[It is unclear whether the first two pages of this letter go with the last two pages. There appears to be something missing in between, but they were written about the same time.]

Fredericks burg via Feb 15th 1863

My dear Sister I take my
pen in hand to drop you a few lins
in order to let you no that your
kind letter to Brother Highram of
the 6th of this instant has come to
hand though to my Sorrow he was
not hear to read it he is gown from
us never to return eny more he dide
the 11th day of this month and
I hope he is whear Wars and vexations
never will never truble him We miss him
a grait deal in our mess: My dear Sister
I am truly Sorry for you nowing that
you felt him to be neares and deares
to you than eny one else on earth though
My dear Sister you must bar your truble
the best you can he has only paid
the debt that we all have to pay: Sooner
or later & if this War last much longer
thar is sevril of us that will have to
yeald to deths icy hands: I got Cosen
Ben Speir to rite you a letter the 12th of
[page 2]
this month in relation to Brother
Highrams deth & Soposing that you
will See that letter before this one
comes to hand I deam it unnessisary
to rite all the perticulars that was
put in that letter. Brother Highram
was beried the 12th of this month I went
to his grave and saw him put away
We could not git eny plank that wood
do to make a coffin and if wee cold we
could not git eny tools to make it with
we got Som ruf plank and maid a
plank box for him. I desired to
See him put a way in a good coffin
though it was our of my power to have
a coffin maid for him: he was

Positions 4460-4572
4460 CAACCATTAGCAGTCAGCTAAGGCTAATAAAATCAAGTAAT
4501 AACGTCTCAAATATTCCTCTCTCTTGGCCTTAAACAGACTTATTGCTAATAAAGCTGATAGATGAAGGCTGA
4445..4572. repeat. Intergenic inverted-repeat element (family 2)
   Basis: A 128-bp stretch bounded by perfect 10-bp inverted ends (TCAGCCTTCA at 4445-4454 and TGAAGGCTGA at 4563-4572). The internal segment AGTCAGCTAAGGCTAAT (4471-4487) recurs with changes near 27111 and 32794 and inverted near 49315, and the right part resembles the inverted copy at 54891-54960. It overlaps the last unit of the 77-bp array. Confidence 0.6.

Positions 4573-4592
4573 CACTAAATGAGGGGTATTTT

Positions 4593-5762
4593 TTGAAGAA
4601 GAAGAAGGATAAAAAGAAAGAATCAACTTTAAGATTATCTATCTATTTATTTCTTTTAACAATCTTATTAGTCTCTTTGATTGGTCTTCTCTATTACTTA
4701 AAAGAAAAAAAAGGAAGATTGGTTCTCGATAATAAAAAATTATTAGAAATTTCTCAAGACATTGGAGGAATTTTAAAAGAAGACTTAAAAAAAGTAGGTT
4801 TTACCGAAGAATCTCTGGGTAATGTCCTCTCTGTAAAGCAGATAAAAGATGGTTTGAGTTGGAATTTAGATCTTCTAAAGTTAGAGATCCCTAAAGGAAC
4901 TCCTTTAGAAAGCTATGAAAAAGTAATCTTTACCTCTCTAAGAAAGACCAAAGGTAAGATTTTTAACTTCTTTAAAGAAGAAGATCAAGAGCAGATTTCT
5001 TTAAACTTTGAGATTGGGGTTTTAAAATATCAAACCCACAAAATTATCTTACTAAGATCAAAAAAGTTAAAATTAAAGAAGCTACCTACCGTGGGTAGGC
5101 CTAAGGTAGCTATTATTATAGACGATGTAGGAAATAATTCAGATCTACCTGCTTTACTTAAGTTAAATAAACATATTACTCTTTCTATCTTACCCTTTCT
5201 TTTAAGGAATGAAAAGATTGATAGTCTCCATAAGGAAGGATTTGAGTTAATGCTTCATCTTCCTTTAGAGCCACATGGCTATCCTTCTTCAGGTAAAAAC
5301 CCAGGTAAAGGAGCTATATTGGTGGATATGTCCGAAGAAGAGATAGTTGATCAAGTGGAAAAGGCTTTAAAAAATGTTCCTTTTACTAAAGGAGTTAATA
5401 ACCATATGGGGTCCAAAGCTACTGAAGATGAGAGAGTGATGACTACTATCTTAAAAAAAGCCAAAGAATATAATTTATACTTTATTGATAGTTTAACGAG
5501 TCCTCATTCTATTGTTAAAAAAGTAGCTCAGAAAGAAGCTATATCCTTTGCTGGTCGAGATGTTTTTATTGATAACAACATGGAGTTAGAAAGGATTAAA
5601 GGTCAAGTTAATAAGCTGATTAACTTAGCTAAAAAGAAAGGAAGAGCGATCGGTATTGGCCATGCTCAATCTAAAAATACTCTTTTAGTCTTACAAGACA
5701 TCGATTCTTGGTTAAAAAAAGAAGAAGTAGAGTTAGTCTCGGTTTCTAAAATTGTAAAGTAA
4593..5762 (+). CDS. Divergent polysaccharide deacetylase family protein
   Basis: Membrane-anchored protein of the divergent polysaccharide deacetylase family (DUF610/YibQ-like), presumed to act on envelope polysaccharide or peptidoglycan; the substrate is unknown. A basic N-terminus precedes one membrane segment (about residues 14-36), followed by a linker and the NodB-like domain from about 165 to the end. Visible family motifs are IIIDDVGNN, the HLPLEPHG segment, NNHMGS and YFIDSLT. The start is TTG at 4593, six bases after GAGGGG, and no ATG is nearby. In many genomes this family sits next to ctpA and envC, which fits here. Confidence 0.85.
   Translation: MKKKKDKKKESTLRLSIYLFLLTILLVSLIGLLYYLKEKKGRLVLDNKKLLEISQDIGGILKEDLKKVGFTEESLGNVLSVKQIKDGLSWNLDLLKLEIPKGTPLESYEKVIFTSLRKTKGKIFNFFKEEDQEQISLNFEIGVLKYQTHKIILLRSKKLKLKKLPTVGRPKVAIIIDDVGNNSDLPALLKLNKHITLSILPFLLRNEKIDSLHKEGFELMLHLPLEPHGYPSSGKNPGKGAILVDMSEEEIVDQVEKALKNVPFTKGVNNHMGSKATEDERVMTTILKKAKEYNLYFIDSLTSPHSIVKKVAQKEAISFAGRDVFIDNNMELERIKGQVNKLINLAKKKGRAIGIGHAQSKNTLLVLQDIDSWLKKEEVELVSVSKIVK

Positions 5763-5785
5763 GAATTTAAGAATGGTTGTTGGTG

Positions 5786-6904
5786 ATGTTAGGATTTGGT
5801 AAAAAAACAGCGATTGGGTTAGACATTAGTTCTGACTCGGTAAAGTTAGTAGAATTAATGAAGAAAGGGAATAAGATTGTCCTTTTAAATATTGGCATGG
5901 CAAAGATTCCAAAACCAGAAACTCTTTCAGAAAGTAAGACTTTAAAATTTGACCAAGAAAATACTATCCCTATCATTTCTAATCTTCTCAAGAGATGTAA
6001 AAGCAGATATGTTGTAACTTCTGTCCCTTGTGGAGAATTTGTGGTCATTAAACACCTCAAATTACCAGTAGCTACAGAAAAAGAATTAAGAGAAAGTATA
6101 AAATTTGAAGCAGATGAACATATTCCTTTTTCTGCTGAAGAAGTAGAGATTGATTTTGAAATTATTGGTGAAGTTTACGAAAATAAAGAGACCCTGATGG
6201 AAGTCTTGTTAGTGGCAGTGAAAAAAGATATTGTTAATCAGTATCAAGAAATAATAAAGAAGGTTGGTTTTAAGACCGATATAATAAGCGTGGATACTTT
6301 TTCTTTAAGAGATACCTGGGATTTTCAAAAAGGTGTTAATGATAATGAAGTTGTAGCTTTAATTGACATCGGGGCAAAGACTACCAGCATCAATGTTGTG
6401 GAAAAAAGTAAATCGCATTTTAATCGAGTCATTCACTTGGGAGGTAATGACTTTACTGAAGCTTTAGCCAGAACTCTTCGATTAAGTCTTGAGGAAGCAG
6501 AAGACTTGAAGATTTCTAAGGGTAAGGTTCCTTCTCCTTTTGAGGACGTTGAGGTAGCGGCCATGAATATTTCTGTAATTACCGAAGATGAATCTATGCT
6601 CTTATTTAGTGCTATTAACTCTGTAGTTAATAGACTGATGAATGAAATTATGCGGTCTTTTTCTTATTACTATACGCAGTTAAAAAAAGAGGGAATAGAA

Beried in clean clothes he had a clean
white Shurt and draws clean pants and
white Socks we buried him in his
uniform coat that he brout from home
he was as natural a corps as I ever Saw
[page 3]
tell John Lester that
I have Sold his clothing that
Hariet brought I Sold his
pants for 8 dollars and a half
I Sold one par of his Socks
for one dollar and the
other par for 95 cence I
was a blidst [1] to Sell them or
throw them a way as I could not toat
them the man that baught the
par of Socks for 95 cence
S[l]iped off and never paid me
for them :: William Sropshier
is going to Start home in the
morning I will Send Highrams
Pockit Book by him with 39
dollars of highrams money. I
will Send Ten dollars to John
Lester & Six dollars to Mr
Nedow Jackson as I Sold Aca [2]
Jacksons Shoos for four dollars
and other things which all a mount
to Six dollars I will Sepper rate
the money and put thar names on it
John T Speir
[page 4]
thar forces to that plase
I am verry Sorry that we have to
turn out and march at this
Season of the year it is 30 miles
from her to Hanover Junction
the ground is verry wet
and muddy hear at this time
the rods is from shoo mouth to
half leg deap and from
that to Wast deep this is the
worst Country for mud that
I have ever Seen I want you
all to rite to me as often as you
can the boyes ar jineraly well
from our Settlement
Harod Hartly was sent to the hospital
this morning he was mending
I must Close nothing more
only I remain your son until
deth J T Speir

  1. a blidst = obliged
  2. Pvt. Asa V. Jackson of Co. C
February 15, 1863


Brother of Elizabeth F. Thornton
Company C, 53 GA Infantry


Wife of Hiram H. Thornton
Father of John T. Speir


From State: 
From Municipality: 


To State: 
To County: 

Transcription/Proofing Info

Michael Ellis
Transcription Date: 
December, 2012

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